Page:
Is the Echo Chamber Idea a myth?

echo chamberThe basic idea should be familiar. Some people consume a very narrow band of information, for example Trump leaning individuals only tuning into Fox news or reading nothing but right-wing sites such as Breitbart. Another scenario is that in a social media context we filter out and remove people who promote ideas we do not agree with, and so we end up with a flow of news items and stories that are only from those that we agree with. This then supposedly leads to the things that we believe never been challenged and so we become polarised and isolated within an echo chamber.

Is this simply a modern myth and is not really how things are or does this actually happen?

The myth of the echo chamber

Elizabeth Dubois (Assistant Professor, University of Ottawa) and Grant Blank (Survey Research Fellow, Oxford Internet Institute, University of Oxford) have conducted a study into this and have then written a paper that describes their findings.

The paper entitled “The echo chamber is overstated: the moderating effect of political interest and diverse media”, is available within the journal “Information, Communication, and Society”

They have also written an article that has been published within “The Conversation” that describes it all that is entitled “The myth of the echo chamber“. With that title you can most probably guess what their conclusion is.

Let’s take a look.

The Conversation

In a recently published study, we show that fears people encounter only information that confirms their existing political views are blown out of proportion. In fact, most people already have media habits that help them avoid echo chambers.

A related theory about “filter bubbles” claims social media companies are incentivized to prioritize likeable and shareable content in an individual’s feed, which in turn puts people in an algorithmically constructed bubble.

So what did they do?

we conducted a nationally representative online survey of 2,000 British adults.

What did they find?

Our analysis suggests that people are rarely caught in echo chambers. Only about 8% of the online adults in the UK are at risk of being trapped in an echo chamber.

Individuals actively check additional sources, change their minds based on information they find using search engines and seek out differing views. All of these are ways individuals can avoid that echo chamber effect.

In other words, their conclusion is not that echo chambers do not develop, but instead they actually suggest that the worry about this being a big problem is perhaps overblown.

I’m Not wholly convinced

This is the skeptical bit.

My problem here stems from a few observations …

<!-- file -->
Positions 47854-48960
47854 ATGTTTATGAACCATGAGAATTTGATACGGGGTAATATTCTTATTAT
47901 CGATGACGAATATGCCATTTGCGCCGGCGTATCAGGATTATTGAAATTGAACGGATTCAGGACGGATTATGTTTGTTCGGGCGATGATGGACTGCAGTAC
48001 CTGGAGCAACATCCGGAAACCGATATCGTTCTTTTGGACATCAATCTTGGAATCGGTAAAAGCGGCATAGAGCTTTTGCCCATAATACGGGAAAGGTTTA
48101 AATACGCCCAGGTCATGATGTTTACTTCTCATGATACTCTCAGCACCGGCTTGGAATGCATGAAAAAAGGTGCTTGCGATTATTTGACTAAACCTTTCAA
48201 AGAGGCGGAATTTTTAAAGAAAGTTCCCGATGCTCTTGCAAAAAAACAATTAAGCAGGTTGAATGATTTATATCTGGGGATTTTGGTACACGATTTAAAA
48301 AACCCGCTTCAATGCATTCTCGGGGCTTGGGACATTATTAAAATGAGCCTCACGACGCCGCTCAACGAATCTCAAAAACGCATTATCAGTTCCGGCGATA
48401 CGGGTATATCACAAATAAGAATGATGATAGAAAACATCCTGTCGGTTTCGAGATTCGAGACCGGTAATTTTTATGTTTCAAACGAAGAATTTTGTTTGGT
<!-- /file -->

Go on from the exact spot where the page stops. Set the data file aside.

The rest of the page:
It was a UK based survey, and while it might indeed reflect the information flow landscape within the UK, that does not represent how things are in other places.

For example in the US pseudo-news organisations such a Fox News prevail and to some degree dominate. It is popular with a specific demographic and quite rightly derided by others. Much of their content has a very strong right-wing political bias, and so it is more akin to propaganda and less about facts, integrity, honesty or truth. Nothing like this exists in the UK on the same scale. There is also a thriving and popular source of outright nonsense being dished up, for example Alex Jones at InfoWars, and other similar outlets. Again nothing like that exists in the UK.

Sample Size

It was a tiny sample of just 2,000 people. Only those with online access participated.


Nothing was verified, it was all self-reported and so it leans very heavily upon what people believed they did rather than what they actually did.

For example, when they asked “How often do you check political news sources different than usual“, and people then reply. The response is what they believe, and need not reflect the reality of what they actually do.

Bottom Line

Don’t misunderstand me. It’s still an interesting study, and it does indeed point towards the existence of echo chambers not being as common as we might think … in a UK context. They did note that 8% are at risk and that is a concern. But remember that it is also based upon self-reporting, so it reflects what people believe about their own behaviour and not how they actually behave.

My view is that I also don’t think this can be scaled up and transported into a US context because the information flow landscape there is quite different.

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